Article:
Fido, Slavery, and Cinematic Doritos

FidoI’m a big fan of zombie films. Or at least I was until they became so mainstream. The great thing about zombie movies was that they could be made on a shoestring. And if the filmmakers were creative, a great film could be made. But some time ago, I was visiting my niece and got the chance to watch the first couple of episodes of The Walking Dead. It was okay. But then, in the second episode, it introduced a love triangle. Ugh. The beauty of the zombie genre is that it is not complicated. I understand that television shows need these kinds of things and this is why there shouldn’t be zombie television series.

After years of putting it off, I finally got around to watching Fido. It is a zombie comedy, which is no big deal. I’m not just talking about films like Shaun of the Dead and Dead Snow. Fundamentally, all zombie movies are comedies. Zombies are silly. And Fido takes the genre exactly as seriously as it deserves.

The film revolves around the Robinson family, who have just purchased their first zombie slave. The mother, Helen, got it because all her neighbors have zombies and she feels looked down upon. But the reason they don’t have zombies is because the father, Bill, has a quite reasonable fear of zombies because he had to kill his own father who had become one when Bill was still a child. The zombies now wear collars, which eliminate their desire to eat human flesh. But the collars malfunction all the time and one instance of this is the basis of the film.

What’s most striking in the film is the art direction. The film takes place in an idyllic 1950s world that, rather than coming about after World War II, came about as a result of of the Zombie War. And so everything is decorated with clear, strong colors. It looked to me very much like Tune in Tomorrow… — also supposedly taking place in the 1950s. But the colors here are a bit more harsh and bit more primary. They aren’t going to realism exactly.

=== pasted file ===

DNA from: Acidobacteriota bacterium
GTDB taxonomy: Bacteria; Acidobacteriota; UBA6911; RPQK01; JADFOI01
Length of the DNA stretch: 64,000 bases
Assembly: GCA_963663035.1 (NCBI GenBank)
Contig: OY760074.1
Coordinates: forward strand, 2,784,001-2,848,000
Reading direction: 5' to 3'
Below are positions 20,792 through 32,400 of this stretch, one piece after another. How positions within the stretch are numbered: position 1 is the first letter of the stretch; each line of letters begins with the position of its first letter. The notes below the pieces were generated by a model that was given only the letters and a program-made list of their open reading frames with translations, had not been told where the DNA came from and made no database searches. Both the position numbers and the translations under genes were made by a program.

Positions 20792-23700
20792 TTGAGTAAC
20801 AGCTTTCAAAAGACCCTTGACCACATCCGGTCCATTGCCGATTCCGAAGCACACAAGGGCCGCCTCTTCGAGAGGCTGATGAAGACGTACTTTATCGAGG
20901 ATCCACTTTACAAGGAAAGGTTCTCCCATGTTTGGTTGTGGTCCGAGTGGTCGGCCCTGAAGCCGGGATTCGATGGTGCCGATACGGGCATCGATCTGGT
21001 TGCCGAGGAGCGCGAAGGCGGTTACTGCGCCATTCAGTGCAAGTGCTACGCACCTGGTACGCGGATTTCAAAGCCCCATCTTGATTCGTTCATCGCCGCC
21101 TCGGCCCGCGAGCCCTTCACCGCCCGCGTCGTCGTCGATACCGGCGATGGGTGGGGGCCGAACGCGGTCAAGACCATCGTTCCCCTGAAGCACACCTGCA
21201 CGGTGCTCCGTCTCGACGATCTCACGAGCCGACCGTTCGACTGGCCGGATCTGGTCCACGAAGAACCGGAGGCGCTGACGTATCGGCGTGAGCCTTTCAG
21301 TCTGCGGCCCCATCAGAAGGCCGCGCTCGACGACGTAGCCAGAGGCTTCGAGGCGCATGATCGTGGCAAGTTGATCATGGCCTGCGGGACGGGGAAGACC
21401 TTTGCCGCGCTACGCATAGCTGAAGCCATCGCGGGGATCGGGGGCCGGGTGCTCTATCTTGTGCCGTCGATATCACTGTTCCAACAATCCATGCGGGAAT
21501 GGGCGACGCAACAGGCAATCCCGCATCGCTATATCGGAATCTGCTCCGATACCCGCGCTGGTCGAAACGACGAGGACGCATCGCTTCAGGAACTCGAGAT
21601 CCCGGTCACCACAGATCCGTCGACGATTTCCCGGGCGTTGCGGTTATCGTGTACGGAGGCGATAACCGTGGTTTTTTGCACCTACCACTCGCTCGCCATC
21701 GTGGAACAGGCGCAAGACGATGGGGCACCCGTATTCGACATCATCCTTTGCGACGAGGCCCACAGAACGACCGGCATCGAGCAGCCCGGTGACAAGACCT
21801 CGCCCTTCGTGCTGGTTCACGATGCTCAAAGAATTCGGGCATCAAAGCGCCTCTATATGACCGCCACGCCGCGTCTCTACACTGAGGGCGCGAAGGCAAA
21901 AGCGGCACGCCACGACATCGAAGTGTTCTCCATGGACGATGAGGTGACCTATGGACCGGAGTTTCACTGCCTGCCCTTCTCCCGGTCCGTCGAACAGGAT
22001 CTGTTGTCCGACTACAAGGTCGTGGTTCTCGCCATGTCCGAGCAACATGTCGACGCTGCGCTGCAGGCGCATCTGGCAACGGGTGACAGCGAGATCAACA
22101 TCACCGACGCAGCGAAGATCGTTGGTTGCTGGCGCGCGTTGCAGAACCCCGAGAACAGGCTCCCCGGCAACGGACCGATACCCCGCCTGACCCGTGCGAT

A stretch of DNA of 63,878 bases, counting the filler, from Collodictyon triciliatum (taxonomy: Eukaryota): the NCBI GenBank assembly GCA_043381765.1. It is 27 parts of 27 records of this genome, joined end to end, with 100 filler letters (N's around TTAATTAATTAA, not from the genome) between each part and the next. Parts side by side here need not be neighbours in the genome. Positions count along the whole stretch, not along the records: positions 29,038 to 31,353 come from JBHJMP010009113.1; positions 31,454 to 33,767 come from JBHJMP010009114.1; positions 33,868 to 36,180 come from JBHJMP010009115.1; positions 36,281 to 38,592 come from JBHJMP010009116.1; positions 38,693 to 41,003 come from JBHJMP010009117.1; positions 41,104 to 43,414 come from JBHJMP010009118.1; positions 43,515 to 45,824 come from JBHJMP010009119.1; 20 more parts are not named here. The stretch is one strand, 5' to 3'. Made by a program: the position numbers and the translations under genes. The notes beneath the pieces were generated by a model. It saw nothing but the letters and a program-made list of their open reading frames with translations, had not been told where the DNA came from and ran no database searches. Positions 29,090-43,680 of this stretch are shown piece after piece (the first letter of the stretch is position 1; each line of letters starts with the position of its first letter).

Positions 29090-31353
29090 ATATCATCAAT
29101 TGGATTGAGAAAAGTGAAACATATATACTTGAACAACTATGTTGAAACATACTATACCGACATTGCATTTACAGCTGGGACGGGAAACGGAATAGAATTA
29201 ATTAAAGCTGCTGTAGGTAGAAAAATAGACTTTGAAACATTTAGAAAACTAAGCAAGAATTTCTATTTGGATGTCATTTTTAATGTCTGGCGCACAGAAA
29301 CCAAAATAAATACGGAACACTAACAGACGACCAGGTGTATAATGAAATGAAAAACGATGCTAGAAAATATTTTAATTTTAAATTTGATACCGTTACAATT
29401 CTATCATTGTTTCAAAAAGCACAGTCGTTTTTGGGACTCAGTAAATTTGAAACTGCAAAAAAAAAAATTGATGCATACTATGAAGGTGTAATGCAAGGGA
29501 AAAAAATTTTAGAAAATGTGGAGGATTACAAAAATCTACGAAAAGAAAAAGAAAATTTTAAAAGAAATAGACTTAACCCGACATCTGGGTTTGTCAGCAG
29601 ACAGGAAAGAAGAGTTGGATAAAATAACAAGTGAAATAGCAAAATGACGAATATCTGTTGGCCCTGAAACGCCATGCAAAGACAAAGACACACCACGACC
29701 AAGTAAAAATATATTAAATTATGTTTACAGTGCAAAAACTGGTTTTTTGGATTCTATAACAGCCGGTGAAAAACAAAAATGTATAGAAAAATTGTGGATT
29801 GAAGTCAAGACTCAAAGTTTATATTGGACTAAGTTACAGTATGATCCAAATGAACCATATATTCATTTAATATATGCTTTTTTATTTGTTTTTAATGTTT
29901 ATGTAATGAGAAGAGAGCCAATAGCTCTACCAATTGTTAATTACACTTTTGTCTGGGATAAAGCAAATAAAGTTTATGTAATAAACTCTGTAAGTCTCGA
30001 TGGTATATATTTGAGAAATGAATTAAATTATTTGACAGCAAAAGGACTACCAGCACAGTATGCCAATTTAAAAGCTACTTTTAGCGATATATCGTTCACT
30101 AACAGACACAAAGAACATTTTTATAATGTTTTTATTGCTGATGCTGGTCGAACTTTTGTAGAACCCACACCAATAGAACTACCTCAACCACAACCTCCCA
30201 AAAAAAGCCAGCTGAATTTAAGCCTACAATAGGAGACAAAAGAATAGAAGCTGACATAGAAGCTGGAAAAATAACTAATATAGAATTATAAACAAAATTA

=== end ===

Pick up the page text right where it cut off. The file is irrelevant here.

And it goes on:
This is contrasted with the zombies who are in varying states of decomposition. It acts as a kind of explicit metaphor of the oppressed underclass that the 1950s’ affluence was based upon. Sadly, the filmmakers do not understand this. So instead of seeing these zombies for the slaves they are, it sees them as pets. Hence, the Robinson family’s name for their zombie: Fido. There is even a scene where Fido rescues the Robinson boy a la Lassie. And the boy’s name? Timmy, of course.

Thematically, I really have problems with the film. It pushes a troubling idea of slavery right out of Gone With the Wind. Fido loves his captors so much that he doesn’t even eat them when his collar malfunctions. Another character — played brilliantly by Tim Blake Nelson — turns into a servant for his zombie after she is accidentally shot in the head. This all happens in the context of a narrative where we see that zombies are self-aware. I don’t appreciate it when films open up moral questions without engaging with them.

In this regard, the film really fails in comparison to Pleasantville. The two films are very similar, except that Fido uses zombies to upset the status quo while Pleasantville uses knowledge. But Gary Ross is extremely aware of what he’s doing. In Pleasantville, he created an allegory of the changes to sexual mores and the resulting disruption of the power structure. Andrew Currie and his colleagues are not at all aware what they are doing. In Fido, they flick images on the screen like cinematic Jackson Pollocks. And they succeed as well, creating something that is stunning, engaging, but devoid of any meaning.

Fido is a silly romp, which works remarkably well. Much of it is quite funny. But I do think it is the equivalent of junk food. Not that I’m complaining. I like Doritos as much as the next guy.

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